Post Tagged with: "proposal"

“Get a job, Ken!” Part 7: Research/Proposal Talks and Meeting with the Chair

The research talk and proposal talk are arguably the most important parts of the on-site interview. This post, part seven in the “Get a job, Ken! series” delves into both, as well as the final meeting with the department chair.

My first piece of advice for those preparing for an on-site interview is to purchase and practice with a slide-advancing remote (a.k.a. a laser pointer or ‘clicker’). I find it tragic when a great scientist appears incompetent because they don’t know how to use a borrowed clicker. It’s worthwhile owning a clicker that you know like the back of your hand. In fact, for young graduate students, I recommend investing in a clicker and practicing with it as soon as possible. I am partial to the Logitech Wireless Presenter (The author declares no competing financial interests).

The Research Talk

Standard seminar talks have one primary goal, to share science. Research talks during an interview have two additional goals. The first is to briefly introduce your area of research and lay a foundation for the concepts and techniques relevant to your proposal talk. This groundwork will allow for extra time during the proposal talk (vida infra) to discuss your ideas. Of course, it’s important to seek a balance since not everyone who attends your proposal talk will be at the research talk, and vice versa.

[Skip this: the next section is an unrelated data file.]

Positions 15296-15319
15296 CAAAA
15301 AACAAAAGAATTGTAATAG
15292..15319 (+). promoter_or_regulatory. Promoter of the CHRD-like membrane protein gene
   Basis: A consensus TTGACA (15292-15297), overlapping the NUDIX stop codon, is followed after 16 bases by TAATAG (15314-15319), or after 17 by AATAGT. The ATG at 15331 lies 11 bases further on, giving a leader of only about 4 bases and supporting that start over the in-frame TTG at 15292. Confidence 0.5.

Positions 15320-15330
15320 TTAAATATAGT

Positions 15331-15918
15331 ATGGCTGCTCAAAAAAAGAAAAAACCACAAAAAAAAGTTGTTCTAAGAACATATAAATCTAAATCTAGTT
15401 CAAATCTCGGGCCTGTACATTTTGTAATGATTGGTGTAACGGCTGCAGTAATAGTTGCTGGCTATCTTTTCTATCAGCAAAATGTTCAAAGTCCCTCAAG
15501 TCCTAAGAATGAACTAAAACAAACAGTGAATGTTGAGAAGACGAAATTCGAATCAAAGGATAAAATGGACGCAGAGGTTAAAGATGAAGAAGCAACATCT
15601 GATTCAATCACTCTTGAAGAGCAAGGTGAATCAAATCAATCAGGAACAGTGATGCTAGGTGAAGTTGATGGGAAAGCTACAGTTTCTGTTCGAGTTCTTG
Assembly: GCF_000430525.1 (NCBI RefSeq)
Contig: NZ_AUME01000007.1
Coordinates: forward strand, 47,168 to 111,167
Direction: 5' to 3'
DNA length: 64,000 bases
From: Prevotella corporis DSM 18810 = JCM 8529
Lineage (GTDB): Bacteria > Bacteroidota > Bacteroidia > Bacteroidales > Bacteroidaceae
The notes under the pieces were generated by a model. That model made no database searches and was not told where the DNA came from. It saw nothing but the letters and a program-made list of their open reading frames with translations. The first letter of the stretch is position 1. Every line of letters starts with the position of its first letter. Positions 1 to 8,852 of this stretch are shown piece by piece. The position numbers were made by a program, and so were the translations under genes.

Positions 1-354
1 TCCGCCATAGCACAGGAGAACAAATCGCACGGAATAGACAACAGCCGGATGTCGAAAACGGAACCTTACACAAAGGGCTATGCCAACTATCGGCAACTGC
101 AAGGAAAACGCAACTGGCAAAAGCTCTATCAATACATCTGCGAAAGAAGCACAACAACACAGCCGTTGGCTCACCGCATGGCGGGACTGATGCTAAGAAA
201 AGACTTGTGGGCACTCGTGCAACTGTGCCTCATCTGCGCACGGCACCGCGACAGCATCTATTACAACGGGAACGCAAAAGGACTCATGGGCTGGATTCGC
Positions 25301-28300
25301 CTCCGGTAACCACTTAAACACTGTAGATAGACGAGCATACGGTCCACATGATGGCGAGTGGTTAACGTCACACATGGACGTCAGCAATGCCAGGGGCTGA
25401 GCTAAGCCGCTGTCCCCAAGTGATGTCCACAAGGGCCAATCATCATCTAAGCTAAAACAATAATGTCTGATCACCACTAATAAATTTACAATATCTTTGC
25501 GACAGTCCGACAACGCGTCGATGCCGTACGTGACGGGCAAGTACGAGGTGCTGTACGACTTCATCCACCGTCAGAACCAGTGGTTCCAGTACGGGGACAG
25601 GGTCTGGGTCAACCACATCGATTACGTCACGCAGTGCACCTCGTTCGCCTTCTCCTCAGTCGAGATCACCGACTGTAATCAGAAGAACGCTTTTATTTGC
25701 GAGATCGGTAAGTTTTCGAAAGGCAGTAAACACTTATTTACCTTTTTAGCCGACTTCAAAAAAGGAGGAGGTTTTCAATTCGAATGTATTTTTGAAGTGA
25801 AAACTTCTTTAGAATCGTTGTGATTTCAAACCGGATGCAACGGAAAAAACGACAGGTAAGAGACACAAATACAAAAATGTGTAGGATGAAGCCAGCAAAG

The second goal of the research talk is to demonstrate your teaching skills. The presentation will be open to all faculty and students—basically any involved in the hiring decision—and they’ll be asking themselves: How engaging and eloquent is this applicant? How well does he or she explain new concepts? What kind of teaching methods do they use (analogies, examples, images, etc.)? How good is she or he at answering questions?

I have seen way too many talks that care more about demonstrating “I’m smart!” than actually communicating ideas. In these “I am so smart” presentations only two or three audience members have the expertise necessary to follow along past the first few slides. Please be assured that the audience already knows you’re smart, competent, and can publish complex ideas in top-tier, peer reviewed journals. They want to know if you’re also able to share your ideas with non-experts (i.e. students).

The research talk will generally be scheduled for one hour, which will include a short introduction and a ten minute question and answer session at the end. I made sure to avoid 1) going over the allotted time because it can imply time management issues or 2) finishing the presentation in under 30 minutes, which might  suggest a lack of content/results. I did my best to aim for a 40-50 minute presentation. Most audience members will not mind if they get to leave a little early.

Also, presenters usually have about 15 minutes to prepare before the talk. But be forewarned that when earlier meetings run long, you’ll have to jump into the presentation without any prep time.

Proposal Talk